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Smoking Bans Reduced Inmates’ Death Rates

Update Date: Aug 06, 2014 09:34 AM EDT

Anti-smoking laws and regulations have helped reduce the smoking rates in several countries. In a new study, researchers examined the effectiveness of enforcing smoking bans in prisons. They discovered that when prisoners were not allowed to smoke, their overall death rate tied to smoking related diseases, such as heart disease and cancer fell.

In this study, the researchers surveyed prisoners from state correctional facilities. The surveys collected data on prison smoking policies and deaths. The researchers focused on calculating years of life lost due to smoking as well as the effects of smoking bans on the mortality rate.

According to the researchers, at the end of 2011, there were 1.4 million prisoners incarcerated in state facilities. Roughly 50 to 83 percent of these prisoners smoke. Based on the surveys' answers, smoking was tied to a death rate of 360 per 100,000 people. It was also tied to 5,159 years of potential life lost due to smoking per 100,000 years. The U.S. rates for these two factors are 248 and 3,501 per 100,000 respectively.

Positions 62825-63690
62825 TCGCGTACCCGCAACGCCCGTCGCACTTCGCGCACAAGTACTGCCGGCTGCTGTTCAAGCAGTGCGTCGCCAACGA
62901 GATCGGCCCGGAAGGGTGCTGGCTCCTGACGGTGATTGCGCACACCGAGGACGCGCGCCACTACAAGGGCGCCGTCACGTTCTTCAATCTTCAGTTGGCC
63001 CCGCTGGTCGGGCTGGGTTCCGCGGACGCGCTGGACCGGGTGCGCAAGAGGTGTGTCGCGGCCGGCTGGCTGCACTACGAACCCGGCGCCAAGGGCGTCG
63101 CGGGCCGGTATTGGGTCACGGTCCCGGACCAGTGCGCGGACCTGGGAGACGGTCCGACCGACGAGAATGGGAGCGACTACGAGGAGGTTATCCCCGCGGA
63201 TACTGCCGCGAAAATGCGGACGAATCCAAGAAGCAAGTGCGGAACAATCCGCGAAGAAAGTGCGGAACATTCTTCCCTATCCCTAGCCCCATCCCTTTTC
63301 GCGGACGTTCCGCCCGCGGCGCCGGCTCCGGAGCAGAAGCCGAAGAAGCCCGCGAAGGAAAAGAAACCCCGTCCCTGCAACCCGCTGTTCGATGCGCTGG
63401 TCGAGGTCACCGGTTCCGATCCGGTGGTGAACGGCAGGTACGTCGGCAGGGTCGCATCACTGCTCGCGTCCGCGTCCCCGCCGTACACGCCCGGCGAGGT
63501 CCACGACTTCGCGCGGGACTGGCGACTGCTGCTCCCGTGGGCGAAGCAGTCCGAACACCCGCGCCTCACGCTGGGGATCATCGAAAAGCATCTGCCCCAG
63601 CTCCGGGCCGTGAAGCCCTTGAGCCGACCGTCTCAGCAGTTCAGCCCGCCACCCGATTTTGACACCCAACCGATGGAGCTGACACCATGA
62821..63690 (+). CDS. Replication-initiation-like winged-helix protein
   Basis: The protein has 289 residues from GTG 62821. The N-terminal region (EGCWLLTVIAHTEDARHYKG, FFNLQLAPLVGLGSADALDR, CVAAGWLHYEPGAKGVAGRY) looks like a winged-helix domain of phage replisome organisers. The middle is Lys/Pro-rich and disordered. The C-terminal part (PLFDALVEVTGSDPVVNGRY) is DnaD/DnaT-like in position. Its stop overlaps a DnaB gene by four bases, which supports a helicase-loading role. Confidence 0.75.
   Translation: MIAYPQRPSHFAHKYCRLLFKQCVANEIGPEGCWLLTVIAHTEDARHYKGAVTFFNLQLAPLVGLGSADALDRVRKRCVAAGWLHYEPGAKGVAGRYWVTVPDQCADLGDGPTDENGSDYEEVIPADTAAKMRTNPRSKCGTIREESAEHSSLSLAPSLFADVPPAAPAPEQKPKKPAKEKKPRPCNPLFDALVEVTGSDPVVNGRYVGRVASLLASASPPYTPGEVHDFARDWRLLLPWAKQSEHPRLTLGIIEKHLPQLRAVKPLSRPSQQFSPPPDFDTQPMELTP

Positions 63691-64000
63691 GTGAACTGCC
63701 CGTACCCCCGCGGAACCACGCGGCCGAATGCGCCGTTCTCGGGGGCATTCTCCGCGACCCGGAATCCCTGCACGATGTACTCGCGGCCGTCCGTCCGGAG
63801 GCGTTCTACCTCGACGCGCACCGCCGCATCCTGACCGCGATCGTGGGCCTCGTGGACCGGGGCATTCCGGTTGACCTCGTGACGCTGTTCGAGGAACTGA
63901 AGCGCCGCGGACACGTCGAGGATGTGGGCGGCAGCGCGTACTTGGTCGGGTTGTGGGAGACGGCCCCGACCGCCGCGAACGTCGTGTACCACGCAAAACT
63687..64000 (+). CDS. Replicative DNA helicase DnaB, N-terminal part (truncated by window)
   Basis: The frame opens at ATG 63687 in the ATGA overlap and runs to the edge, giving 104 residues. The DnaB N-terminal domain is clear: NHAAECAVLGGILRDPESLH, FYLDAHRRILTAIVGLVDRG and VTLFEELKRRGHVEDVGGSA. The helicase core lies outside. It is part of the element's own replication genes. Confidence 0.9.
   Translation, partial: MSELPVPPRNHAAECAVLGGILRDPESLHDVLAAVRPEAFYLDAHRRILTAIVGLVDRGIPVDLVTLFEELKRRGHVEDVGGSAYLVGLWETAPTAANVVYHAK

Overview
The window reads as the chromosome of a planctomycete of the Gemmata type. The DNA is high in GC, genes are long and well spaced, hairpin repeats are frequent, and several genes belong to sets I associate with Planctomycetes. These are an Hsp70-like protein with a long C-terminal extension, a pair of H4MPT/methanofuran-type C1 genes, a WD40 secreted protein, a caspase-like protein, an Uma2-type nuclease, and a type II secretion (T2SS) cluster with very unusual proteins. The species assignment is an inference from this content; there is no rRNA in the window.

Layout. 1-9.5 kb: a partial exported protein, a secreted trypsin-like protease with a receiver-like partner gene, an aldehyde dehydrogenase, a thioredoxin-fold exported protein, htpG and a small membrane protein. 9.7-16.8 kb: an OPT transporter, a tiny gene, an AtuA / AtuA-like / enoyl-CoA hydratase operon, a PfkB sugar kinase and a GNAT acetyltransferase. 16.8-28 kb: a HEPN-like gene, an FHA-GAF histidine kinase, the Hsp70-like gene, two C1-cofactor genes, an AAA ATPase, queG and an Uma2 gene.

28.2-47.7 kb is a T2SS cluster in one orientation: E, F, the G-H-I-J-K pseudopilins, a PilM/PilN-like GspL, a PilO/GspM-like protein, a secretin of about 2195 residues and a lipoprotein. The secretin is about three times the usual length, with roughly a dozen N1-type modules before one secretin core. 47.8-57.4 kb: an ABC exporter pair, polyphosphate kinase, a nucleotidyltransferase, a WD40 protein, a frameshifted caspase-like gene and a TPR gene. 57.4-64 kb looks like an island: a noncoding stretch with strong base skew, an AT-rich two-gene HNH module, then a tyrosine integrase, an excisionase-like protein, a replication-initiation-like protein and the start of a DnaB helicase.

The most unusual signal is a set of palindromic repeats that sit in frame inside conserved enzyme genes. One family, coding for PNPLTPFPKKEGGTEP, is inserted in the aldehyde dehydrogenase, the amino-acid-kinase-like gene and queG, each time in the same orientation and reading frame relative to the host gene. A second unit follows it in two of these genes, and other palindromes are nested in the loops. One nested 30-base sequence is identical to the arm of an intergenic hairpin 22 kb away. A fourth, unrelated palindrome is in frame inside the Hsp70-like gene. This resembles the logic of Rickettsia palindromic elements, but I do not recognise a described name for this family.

From 2001 to 2011, the number of states that enforced smoking bans in their correctional facilities increased from 25 to 48. The death rate tied to smoking for prisoners prior to these bans was 129 per 100,000. After the bans, the rate fell to 110 per 100,000.

The researchers calculated that short-term smoking bans led to a nine percent drop in death rates. Long-term smoking bans led to even larger reductions. These bans cut the death rate by up to 11 percent, the cancer death rate by up to 19 percent and the pulmonary death rate by up to 34 percent when compared to prisons that did not have any bans enforced at all. The most common causes of smoking-related deaths were lung cancer, chronic lung disease, heart disease and stroke.

"These findings suggest that smoking bans have health benefits for people in prison, although bans impose limits on individual autonomy and many people resume smoking after release," the researchers concluded according to the press release.

The study, "Prison tobacco control policies and deaths from smoking in United States prisons," was published in the BMJ.

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